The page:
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[TowerTalk] HAM IV rotor / mast slipping

Subject: [TowerTalk] HAM IV rotor / mast slipping
From: KA9S - Jeff <>
Date: Wed, 04 Apr 2012 21:17:33 -0500
List-post: <">>
(Part - 1) I am having trouble with my rotor not holding my beam in 
position during wind storms. The beam wants to turn such that the boom 
is pointing into the wind and the elements are broadside to the wind. I 
have been fighting with it for a while and will make two posts. One post 
for each mode of failure. In this post I would like to talk about the 
mast slipping in the rotor bracket.

I have an investment in HAM IV rotors (four of them). I do not want to 
change to another brand/model if at all possible. My SteppIR DB-18E is 
installed 18 inches above the tower top plate thrust bearing. The mast 
goes down 10 feet into the tower to a HAM IV rotor. There is no vertical 
weight placed on the rotor and minimal horizontal force being placed on 
the rotor given the 10 ft. to 1.5 ft mechanical leverage advantage. The 
rotor has no problem turning the antenna and I always allow the antenna 
to coast to a stop before engaging the rotor "brake". I designed the 
system this way so that the only "work" required of the rotor would be 
to turn the antenna (over coming the antenna's resting momentum) and 
holding the antenna in position when the wind try's to turn it (the 
brake). The HAM IV is rated for 15 ft-sq antennas. The DB-18E is rated 
at 12.1 ft-sq. I used this exact same set up with a Mosley PRO-67B for 
decades with no issues. The Mosley is rated at 12 ft-sq wind loading. 
The HAM IV turns the SteppIR beam with no problem (even in the coldest 
weather). This set up is not holding the DB-18E in place during wind 
storms (30 - 50 mph gusts). The holding capability of the rotor can not 
stop the DB-18E from turning into the wind.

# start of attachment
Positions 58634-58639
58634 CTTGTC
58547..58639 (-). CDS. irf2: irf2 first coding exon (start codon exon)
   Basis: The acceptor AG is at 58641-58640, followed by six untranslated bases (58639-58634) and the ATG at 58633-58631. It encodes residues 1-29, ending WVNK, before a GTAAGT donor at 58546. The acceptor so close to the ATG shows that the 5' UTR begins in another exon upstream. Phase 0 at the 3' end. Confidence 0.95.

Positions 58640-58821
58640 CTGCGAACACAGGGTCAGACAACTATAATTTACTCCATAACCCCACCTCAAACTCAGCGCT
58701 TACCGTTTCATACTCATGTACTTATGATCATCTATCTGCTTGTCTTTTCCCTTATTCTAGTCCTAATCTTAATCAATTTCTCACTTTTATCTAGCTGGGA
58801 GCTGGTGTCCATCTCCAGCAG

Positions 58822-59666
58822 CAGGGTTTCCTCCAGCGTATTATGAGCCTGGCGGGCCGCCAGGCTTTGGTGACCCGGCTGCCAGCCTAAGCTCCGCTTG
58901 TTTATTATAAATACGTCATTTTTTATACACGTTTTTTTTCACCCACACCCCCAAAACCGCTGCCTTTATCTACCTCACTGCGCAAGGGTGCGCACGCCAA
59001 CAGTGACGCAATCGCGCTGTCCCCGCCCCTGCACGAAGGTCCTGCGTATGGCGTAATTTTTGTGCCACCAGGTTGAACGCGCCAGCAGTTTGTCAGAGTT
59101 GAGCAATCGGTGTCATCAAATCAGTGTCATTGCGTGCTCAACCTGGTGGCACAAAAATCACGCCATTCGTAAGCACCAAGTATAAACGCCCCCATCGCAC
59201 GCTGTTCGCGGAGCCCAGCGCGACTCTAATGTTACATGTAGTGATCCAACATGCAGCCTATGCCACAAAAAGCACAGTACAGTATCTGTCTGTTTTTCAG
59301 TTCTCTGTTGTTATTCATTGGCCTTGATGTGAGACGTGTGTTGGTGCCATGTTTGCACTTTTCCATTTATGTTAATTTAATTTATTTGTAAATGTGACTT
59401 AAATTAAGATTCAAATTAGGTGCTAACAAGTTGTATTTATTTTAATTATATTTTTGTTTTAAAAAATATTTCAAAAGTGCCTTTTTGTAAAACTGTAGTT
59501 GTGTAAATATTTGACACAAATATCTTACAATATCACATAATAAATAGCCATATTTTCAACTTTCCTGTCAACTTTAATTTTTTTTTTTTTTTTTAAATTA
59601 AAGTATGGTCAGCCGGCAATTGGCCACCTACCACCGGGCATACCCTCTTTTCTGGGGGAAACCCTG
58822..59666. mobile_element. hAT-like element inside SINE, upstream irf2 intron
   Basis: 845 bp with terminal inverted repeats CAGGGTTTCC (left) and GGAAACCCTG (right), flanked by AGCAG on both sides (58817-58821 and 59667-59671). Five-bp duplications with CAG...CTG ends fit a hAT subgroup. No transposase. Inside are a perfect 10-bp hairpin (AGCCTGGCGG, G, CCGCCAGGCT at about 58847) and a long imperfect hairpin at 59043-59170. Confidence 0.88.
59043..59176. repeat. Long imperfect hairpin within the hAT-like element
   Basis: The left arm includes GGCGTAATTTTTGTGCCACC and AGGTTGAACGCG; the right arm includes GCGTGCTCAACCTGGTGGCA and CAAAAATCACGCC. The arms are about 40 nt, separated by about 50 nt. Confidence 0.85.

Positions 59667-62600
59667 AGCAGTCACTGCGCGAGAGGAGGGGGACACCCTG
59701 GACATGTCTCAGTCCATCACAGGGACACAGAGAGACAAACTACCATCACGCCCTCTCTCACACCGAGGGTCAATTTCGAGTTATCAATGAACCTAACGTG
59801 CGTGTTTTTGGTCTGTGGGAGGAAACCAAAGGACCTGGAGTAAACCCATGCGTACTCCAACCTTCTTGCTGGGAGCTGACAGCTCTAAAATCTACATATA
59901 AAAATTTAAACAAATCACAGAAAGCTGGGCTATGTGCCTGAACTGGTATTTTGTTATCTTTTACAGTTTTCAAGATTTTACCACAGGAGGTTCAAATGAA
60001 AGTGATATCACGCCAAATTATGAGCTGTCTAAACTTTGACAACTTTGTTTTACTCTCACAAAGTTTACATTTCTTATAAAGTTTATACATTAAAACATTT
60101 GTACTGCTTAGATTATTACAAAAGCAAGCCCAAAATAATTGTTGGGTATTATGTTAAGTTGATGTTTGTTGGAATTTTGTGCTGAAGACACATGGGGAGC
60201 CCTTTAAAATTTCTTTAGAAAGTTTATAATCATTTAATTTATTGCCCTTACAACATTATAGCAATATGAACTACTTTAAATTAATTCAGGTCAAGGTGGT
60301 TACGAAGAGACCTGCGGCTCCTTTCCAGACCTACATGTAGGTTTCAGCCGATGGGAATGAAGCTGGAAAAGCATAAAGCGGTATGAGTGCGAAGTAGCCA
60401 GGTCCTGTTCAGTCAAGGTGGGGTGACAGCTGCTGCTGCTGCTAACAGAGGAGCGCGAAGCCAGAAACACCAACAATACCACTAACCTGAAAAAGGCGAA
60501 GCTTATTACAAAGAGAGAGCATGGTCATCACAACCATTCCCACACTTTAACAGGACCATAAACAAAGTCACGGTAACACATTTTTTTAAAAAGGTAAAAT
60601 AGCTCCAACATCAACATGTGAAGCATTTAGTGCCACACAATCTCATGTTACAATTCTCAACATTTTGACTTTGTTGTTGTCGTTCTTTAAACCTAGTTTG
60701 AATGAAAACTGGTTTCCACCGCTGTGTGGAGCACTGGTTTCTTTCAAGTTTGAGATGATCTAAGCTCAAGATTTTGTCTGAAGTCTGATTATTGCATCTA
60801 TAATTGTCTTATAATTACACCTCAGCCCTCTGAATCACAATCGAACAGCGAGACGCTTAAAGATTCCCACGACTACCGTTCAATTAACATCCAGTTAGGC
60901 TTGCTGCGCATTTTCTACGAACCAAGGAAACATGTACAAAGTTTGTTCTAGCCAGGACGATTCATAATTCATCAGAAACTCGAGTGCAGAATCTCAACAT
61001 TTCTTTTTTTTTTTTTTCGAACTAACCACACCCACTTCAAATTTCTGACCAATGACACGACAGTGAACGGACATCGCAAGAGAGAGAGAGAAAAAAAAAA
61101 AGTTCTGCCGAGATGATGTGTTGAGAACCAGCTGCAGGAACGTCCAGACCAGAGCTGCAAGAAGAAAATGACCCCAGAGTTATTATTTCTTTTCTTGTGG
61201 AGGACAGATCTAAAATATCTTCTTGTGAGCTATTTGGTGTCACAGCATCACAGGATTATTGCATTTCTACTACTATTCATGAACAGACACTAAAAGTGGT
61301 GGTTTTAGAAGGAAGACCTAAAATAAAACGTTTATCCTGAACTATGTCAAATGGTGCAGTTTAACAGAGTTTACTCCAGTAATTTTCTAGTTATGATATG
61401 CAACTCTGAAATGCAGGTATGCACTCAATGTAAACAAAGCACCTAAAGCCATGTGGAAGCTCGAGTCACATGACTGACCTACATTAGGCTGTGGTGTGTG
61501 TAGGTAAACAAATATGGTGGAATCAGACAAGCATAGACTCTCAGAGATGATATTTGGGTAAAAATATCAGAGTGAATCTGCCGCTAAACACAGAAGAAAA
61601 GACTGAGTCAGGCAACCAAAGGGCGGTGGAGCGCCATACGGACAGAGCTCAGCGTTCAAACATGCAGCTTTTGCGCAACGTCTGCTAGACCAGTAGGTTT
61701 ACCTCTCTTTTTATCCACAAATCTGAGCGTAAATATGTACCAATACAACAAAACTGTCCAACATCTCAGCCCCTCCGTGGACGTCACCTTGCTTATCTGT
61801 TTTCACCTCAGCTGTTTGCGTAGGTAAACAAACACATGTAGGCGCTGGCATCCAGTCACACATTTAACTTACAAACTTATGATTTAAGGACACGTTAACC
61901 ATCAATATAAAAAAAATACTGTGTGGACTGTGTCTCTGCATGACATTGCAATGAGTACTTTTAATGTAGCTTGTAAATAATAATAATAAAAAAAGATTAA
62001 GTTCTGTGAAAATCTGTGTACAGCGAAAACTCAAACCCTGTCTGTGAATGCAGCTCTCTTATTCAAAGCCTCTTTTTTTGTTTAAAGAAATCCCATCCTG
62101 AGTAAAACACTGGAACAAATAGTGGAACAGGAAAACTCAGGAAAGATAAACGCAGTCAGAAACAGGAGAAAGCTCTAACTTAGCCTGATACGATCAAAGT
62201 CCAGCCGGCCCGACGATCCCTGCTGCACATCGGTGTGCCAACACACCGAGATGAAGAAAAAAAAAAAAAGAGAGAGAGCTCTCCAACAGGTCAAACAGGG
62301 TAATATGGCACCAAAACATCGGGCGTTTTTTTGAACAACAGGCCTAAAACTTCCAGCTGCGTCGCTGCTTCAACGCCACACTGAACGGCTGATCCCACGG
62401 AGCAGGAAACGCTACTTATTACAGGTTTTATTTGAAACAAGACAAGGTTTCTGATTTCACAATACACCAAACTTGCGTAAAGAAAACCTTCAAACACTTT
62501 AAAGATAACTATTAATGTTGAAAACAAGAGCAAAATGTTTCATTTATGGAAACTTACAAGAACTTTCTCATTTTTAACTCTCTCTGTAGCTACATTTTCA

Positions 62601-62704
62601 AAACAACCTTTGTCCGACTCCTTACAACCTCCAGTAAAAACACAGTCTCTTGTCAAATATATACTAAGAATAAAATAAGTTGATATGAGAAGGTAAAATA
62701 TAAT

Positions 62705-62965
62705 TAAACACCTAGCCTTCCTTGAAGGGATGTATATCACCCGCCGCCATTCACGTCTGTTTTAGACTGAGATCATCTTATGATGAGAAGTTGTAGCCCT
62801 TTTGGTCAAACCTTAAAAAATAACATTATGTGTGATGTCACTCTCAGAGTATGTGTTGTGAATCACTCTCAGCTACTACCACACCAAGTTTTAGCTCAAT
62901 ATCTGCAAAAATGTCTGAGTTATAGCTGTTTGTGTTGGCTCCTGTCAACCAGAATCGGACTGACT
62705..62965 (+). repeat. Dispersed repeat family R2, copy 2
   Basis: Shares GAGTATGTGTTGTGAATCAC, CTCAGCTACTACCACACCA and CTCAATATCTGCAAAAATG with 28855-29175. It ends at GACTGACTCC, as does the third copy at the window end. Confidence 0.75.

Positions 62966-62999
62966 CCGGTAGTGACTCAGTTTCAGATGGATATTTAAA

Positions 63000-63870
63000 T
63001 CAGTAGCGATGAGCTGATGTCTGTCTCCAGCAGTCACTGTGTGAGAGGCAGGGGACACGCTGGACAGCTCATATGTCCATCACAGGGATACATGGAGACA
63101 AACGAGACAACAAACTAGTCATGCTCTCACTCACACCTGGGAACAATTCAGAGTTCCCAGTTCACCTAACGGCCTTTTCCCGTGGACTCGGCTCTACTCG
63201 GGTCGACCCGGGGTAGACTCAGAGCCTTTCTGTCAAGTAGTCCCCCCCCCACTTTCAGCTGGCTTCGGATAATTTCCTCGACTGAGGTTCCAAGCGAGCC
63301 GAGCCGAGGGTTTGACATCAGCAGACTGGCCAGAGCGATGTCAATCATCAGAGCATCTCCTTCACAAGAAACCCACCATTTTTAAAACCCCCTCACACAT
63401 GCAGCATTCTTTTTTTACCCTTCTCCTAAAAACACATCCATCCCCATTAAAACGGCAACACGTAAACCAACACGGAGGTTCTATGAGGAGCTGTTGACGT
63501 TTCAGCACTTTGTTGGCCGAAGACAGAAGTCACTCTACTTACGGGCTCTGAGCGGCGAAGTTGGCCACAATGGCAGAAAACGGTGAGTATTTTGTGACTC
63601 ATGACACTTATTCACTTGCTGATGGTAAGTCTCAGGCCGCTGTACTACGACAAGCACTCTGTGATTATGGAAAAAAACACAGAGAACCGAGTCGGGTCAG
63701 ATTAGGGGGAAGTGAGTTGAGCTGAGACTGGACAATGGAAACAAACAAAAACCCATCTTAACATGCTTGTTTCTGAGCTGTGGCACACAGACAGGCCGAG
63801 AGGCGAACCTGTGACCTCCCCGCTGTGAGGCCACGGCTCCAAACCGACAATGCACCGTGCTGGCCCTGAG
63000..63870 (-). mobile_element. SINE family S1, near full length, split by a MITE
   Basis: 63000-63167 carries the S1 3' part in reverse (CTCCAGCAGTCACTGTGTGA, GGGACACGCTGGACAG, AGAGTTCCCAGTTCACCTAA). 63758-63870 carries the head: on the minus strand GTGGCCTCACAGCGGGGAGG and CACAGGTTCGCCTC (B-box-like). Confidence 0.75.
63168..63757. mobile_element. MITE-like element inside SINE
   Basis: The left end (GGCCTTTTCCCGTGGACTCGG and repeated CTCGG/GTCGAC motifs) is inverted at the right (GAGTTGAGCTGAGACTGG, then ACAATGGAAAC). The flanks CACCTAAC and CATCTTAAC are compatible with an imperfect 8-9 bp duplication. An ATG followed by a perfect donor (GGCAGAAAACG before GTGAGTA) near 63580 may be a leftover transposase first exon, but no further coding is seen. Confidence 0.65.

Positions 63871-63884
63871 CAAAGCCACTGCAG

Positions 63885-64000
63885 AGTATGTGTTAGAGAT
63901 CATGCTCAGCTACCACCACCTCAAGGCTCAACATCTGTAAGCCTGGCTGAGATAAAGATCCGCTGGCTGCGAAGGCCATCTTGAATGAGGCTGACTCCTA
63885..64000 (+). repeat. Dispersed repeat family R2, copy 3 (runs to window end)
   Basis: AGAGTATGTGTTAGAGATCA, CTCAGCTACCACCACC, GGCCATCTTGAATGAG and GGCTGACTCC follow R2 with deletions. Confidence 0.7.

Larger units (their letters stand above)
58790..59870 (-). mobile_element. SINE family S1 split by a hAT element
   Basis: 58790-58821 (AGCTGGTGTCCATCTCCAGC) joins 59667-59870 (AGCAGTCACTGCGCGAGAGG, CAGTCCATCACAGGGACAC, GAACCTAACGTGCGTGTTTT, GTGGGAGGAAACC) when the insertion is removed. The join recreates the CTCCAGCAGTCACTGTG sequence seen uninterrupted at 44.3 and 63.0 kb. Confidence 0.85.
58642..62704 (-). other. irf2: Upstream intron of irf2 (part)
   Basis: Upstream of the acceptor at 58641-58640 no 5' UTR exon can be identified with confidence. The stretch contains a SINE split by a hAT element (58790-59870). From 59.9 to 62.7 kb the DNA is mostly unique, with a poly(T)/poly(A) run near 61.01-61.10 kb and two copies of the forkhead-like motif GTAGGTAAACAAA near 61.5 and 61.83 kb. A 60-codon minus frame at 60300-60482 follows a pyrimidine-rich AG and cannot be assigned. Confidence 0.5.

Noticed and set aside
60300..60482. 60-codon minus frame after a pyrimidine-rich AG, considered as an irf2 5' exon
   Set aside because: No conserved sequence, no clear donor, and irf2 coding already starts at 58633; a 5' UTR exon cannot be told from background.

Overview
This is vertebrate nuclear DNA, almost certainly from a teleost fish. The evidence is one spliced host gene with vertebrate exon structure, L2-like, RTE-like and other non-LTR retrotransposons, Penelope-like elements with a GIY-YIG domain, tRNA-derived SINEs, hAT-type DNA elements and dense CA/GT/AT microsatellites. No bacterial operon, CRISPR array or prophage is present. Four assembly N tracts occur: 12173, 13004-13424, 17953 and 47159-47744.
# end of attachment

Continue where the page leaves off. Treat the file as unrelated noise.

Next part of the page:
Here is what I have tried so far: I tried a stainless steel bolt (1/2 
inch) sharpened to a point that is mounted in a "nut". The nut is welded 
to the steel bracket that is part of the rotor to mast clamp. I would 
first tighten down the U-bolts and then tighten the 1/2 inch bolt such 
that the point would dig into the mast. This failed because the 
stainless steel bolt was softer than the mast and the turning mast just 
rounded off the point on the 1/2 inch bolt. Next I ground the end of the 
1/2 inch bolt flat and drilled a 1/4 inch hole into it. Into this hole I 
placed the shank of a 1/4 inch drill bit that I had ground to a point. 
Again I tightened this new improved bolt so it would dig into the mast. 
This failed because the pointed 1/4 drill bit shank sheered off. My next 
attempt was to use strips of dry wall sanding mesh between the mast and 
the rotor to mast bracket (the mesh is like mosquito screen with sanding 
grit attached to it - there is no paper involved and it is abrasive on 
both sides). This arrangement held, but the "weak link" just moved to 
the connection between the bottom of the rotor and the rotor plate (I'll 
talk about this in another post). I am not happy with the sanding mesh 
method because I discovered while taking the rotor down that the mesh 
had disintegrated along the four pressure points where the mast touches 
the rotor bracket.

In general, I think the rotor bracket is a poor design. The cast 
aluminum portion that is part of the rotor upper bell is a V-trough with 
a raised cross hatch pattern. The steel outer bracket is also a 
V-trough. They effectively only touch the mast along four vertical 
pressure lines and provide very little surface area to increase friction 
between the bracket and the mast. They do allow for differing diameter 
of masts to be used which I am guessing was the primary design goal.

I am hesitant to pin the mast to the rotor bracket (using a bolt that 
travels completely through the rotor bracket and mast) as I have heard 
that the cast aluminum portion of the bracket that is part of the upper 
rotor bell housing will break under the load. Looking at the aluminum 
bracket, I can find no location that is very "beefy" where I would feed 
comfortable drilling a hole for a pinning bolt to pass through.

Well this is where I stand. I would appreciate some insight from those 
of you who have mastered this problem.

P.S. I don't mean to be rude, but, I am not interested in hearing how 
well your brand X, Y, or Z rotor works for you as I want to make my pile 
of HAM IV rotors work for me. It also would not be helpful to tell me 
that you have never had this problem with your HAM IV rotor (lucky for 
you). Sorry for this per-emptive gripe.

73 - Jeff KA9S


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